How to Teach Reading to High School Students

Children are expected to learn how to read early in their school careers. It is an important part of growing up and is vital to future success in life, yet millions of high school students have "slipped through the cracks" of the education system. These students are going through life without the skills needed to comprehend or apply what they read in everyday life. Because of the lack of basic skills, many are drop-outs doomed to struggle. These students cannot be taught to read using the same methods used to teach younger students. Teachers must be innovative in finding ways to teach them to succeed academically and socially.


  1. Strategies

    • 1

      Determine motivation to learn and improve reading skills. For most high school students, motivation is the key to learning to read successfully. Talk about purposes for reading, for instance, for information, entertainment, and to gain knowledge on a particular topic.

    • 2

      Pre-assess the student's reading ability to decode basic words. For example, Consonant-Vowel-Consonant and Consonant-Vowel-Vowel-Consonant word recognition must be mastered before continuing further instruction. Struggling with the mechanics of reading can interfere with the process. Reteaching of basic words may be necessary. Game formats work well with these students, instead of drill and practice.

    • 3

      Determine the reading level of the student and choose a text that is appropriate. Motivation is stronger when the material is not too difficult. Look for reading programs that are research-based.

    • 4

      Choose books and reading materials that are high-interest with a low vocabulary. Students will be more likely to read material that is relevant. They must be able to connect books and articles to the familiar aspects of their own lives. Newspaper articles and current affairs magazines are excellent sources. Magazines for teens also work well.

    • 5

      Teach the steps involved in reading for understanding. Model how to look for key words and phrases before reading. Discuss how to look for the main idea of the text. This is a teacher-directed activity.


    • 6

      Teach comprehension by focusing on concepts and vocabulary to express understanding. Discuss unknown vocabulary words before reading, and then reading for understanding will be easier.

    • 7

      Activate prior knowledge by talking about what the students already know about the subject of the text by asking questions and allowing discussions. Prior knowledge is key when determining what needs to be taught or retaught. If the students are not at all familiar with the subject at hand, more intensive teaching will be required.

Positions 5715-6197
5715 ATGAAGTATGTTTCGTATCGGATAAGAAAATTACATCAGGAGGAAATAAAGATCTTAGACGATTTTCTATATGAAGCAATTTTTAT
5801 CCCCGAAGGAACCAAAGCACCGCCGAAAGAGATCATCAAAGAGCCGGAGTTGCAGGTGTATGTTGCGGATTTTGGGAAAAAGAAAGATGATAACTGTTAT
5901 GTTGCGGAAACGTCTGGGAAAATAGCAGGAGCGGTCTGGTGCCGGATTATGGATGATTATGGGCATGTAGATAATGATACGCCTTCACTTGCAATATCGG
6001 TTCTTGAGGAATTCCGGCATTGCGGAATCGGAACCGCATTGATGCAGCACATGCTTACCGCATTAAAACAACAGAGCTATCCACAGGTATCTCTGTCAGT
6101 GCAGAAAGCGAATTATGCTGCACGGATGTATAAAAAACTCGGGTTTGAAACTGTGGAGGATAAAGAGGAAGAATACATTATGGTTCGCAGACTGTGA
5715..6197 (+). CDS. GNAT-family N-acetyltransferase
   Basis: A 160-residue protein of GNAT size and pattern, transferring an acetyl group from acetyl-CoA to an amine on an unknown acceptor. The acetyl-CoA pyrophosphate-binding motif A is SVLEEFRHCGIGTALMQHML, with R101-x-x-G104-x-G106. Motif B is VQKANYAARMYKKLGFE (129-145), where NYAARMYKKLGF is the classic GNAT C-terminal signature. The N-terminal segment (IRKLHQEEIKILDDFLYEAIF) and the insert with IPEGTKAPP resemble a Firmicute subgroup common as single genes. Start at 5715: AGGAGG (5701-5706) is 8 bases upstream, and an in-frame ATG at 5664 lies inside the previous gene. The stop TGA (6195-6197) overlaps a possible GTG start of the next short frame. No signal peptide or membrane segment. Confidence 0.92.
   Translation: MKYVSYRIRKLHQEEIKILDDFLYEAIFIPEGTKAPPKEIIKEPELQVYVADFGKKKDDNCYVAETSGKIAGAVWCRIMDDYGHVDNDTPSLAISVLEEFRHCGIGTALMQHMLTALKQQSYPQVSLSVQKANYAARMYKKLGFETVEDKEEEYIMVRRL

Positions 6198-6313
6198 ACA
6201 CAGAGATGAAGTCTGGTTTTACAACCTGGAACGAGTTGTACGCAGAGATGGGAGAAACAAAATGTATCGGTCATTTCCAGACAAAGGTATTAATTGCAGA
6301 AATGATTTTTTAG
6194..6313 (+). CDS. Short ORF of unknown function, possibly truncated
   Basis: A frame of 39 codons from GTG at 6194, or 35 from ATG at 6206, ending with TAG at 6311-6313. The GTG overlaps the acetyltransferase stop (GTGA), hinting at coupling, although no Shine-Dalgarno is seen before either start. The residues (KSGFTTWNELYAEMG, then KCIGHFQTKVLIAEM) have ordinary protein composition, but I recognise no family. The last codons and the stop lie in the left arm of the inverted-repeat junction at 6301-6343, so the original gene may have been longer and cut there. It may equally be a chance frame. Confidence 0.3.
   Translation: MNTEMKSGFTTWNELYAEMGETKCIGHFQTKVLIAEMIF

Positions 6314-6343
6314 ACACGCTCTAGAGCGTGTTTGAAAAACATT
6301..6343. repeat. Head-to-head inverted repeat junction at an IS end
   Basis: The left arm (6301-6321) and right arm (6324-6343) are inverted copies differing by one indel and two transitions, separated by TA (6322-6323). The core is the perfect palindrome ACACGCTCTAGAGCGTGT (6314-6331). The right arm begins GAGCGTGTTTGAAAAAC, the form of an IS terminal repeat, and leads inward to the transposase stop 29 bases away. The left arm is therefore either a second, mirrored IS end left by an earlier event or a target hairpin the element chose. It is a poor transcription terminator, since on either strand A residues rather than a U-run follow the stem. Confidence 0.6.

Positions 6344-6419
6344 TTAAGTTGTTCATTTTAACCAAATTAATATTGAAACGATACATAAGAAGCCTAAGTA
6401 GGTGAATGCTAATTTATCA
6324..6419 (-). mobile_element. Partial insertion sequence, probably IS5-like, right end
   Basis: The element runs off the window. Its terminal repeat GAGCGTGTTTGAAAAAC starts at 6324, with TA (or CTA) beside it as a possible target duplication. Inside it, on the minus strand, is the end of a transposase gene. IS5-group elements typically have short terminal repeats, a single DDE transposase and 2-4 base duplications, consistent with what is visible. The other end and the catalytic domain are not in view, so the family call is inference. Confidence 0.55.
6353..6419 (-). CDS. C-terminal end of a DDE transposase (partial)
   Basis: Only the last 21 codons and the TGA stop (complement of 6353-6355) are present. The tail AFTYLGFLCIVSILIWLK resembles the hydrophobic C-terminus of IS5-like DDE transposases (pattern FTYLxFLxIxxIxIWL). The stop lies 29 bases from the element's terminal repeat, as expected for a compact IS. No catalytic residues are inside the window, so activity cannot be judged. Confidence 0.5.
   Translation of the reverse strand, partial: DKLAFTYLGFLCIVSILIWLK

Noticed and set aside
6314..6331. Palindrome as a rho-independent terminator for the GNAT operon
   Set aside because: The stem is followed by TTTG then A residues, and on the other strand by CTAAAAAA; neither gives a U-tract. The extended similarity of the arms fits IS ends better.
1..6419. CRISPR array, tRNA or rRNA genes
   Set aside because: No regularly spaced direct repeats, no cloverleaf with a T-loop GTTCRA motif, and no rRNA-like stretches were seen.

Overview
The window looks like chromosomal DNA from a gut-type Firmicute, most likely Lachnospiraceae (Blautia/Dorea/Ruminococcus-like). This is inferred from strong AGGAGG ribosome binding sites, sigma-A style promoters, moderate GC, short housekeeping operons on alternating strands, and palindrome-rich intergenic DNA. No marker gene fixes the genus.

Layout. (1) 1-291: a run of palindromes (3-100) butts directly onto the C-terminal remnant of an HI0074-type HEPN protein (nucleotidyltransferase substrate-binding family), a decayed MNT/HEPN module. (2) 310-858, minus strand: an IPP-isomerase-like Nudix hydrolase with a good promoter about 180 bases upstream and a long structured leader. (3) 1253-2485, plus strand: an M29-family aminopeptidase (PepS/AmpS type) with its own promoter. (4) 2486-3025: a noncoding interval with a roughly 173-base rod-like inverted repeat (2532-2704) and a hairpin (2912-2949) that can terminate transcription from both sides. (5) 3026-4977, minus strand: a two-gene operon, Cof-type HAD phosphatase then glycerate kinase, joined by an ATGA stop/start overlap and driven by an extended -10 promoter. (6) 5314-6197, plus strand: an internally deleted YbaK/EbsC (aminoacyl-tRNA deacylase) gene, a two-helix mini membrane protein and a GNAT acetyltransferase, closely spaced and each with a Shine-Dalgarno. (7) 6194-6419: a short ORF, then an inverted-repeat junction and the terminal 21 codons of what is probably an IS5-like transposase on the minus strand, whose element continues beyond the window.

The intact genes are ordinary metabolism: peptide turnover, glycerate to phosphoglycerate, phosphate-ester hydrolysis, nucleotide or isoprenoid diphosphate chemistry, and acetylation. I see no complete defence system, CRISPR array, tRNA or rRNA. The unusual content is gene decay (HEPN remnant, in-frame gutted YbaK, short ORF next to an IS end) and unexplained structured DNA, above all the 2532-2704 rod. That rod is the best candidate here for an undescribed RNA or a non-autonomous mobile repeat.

• 8

      Model good reading strategies by reading a classic story to the class and ask questions prior to, during, and after reading. Explain how to find the main idea and make predictions. Discuss summarizing as the way to find the main idea. Encourage predictions.

    • 9

      Use cooperative learning groups to encourage active participation in the reading process. In cooperative learning, students work together to accomplish a shared goal. This is a student-oriented activity rather than teacher-driven. Each student is assigned a particular role in the group and is responsible for his part of the assignment. Struggling readers should be assigned to groups made up of fluent readers as well as other struggling readers.

    • 10

      Reinforce reading concepts through the use of graphic organizers. Graphic organizers are concept maps used to structure learning and to facilitate understanding by providing an illustration of thoughts and ideas. Utilize the K-W-L method for organizing and reinforcing story structure. The K-W-L (Know, Want to Know, Learned) method allows students to write about what they already know about the subject to be read. Thinking skills are activated when they must decide what it is that they want to find out about the subject. After reading, students write or discuss what it is that they learned.

Tips & Warnings

  • Remember that struggling high-school readers must be retaught basic skills that should have been learned earlier in their school career. These skills must be reinforced before comprehension and understanding can take place.
  • Comprehension is an active, not a passive activity.
  • The goal of reading is fluency.
  • Younger students are taught to learn to read, but high school students must be taught to read to learn.
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